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Journal Article

Dynamical systems applied to cosmology: dark energy and modified gravity


Tamanini,  Nicola
Astrophysical and Cosmological Relativity, AEI-Golm, MPI for Gravitational Physics, Max Planck Society;

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Bahamonde, S., Boehmer, C. G., Carloni, S., Copeland, E. J., Fang, W., & Tamanini, N. (2018). Dynamical systems applied to cosmology: dark energy and modified gravity. Physics Reports, 775, 1-122. doi:10.1016/j.physrep.2018.09.001.

Cite as: https://hdl.handle.net/21.11116/0000-0000-3D39-D
The Nobel Prize winning confirmation in 1998 of the accelerated expansion of
our Universe put into sharp focus the need of a consistent theoretical model to
explain the origin of this acceleration. As a result over the past two decades
there has been a huge theoretical and observational effort into improving our
understanding of the Universe. The cosmological equations describing the
dynamics of a homogeneous and isotropic Universe are systems of ordinary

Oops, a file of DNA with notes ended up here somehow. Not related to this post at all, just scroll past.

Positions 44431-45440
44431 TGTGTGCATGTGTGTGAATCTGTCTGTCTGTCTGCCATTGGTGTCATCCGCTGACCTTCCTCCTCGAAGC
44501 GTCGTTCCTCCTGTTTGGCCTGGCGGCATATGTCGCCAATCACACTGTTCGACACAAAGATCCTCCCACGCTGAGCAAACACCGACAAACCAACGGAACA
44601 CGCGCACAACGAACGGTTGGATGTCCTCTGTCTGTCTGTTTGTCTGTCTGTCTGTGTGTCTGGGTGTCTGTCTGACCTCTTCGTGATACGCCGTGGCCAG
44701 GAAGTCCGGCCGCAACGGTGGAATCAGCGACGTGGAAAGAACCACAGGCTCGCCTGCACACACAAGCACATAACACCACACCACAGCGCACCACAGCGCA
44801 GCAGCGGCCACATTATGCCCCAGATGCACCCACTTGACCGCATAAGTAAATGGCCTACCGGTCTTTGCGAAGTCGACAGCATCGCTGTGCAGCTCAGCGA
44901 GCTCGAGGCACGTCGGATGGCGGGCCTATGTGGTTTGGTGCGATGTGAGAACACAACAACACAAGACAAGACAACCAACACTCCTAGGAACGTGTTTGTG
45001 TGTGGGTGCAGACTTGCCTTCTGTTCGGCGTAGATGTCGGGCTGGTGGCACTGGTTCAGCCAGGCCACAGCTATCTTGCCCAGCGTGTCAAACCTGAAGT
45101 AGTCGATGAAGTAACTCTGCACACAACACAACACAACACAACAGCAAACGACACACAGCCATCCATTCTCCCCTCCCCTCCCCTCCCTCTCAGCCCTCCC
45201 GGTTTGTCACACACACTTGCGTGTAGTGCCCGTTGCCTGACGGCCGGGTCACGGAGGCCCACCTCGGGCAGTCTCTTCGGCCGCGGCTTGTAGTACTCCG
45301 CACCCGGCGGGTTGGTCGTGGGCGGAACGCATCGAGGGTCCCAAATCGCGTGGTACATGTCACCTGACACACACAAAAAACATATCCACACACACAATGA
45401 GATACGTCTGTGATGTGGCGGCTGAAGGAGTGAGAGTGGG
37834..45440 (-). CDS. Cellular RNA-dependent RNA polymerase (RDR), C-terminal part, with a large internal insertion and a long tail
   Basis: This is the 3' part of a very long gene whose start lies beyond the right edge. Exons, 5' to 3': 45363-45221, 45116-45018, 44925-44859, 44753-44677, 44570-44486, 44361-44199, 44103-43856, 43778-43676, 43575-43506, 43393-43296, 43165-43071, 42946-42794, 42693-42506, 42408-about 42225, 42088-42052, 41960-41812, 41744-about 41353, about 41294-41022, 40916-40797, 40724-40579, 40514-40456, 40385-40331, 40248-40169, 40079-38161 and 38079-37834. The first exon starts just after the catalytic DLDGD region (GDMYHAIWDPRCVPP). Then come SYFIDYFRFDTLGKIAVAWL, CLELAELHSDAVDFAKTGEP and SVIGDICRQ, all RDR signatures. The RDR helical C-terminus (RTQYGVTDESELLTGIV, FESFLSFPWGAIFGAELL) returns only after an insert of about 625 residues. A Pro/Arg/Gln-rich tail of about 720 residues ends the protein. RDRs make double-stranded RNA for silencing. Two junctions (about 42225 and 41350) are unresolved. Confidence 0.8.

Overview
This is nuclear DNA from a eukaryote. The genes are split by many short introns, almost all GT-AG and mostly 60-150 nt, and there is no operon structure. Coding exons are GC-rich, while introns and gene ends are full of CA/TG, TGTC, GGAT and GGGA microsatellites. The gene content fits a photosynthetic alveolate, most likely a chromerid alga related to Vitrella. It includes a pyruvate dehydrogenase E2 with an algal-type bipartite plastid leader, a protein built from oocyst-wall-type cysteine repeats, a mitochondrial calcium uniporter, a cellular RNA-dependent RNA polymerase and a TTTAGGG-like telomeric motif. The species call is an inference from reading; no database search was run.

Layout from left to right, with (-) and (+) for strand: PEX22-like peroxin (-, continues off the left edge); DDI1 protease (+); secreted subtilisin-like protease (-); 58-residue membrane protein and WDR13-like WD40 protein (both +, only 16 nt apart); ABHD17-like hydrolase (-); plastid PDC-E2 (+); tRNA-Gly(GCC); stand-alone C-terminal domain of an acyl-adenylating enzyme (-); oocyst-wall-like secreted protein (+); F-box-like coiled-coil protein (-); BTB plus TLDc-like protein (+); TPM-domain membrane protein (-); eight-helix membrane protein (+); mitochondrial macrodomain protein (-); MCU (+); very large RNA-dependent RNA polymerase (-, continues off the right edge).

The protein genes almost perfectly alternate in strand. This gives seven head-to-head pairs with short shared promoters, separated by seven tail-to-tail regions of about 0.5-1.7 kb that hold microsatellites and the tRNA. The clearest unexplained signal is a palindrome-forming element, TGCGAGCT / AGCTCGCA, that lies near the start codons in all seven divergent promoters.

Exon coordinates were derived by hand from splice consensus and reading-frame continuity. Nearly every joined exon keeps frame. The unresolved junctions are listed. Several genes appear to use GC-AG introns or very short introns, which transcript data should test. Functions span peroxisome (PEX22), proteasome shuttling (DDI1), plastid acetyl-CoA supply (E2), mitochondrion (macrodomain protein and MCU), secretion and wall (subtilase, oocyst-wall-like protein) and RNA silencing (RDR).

differential equations, and one of the most elegant ways these can be
investigated is by casting them into the form of dynamical systems. This allows
the use of powerful analytical and numerical methods to gain a quantitative
understanding of the cosmological dynamics derived by the models under study.
In this review we apply these techniques to cosmology. We begin with a brief
introduction to dynamical systems, fixed points, linear stability theory,
Lyapunov stability, centre manifold theory and more advanced topics relating to
the global structure of the solutions. Using this machinery we then analyse a
large number of cosmological models and show how the stability conditions allow
them to be tightly constrained and even ruled out on purely theoretical
grounds. We are also able to identify those models which deserve further in
depth investigation through comparison with observational data. This review is
a comprehensive and detailed study of dynamical systems applications to
cosmological models focusing on the late-time behaviour of our Universe, and in
particular on its accelerated expansion. In self contained sections we present
a large number of models ranging from canonical and non-canonical scalar
fields, interacting models and non-scalar field models through to modified
gravity scenarios. Selected models are discussed in details and interpreted in
the context of late-time cosmology.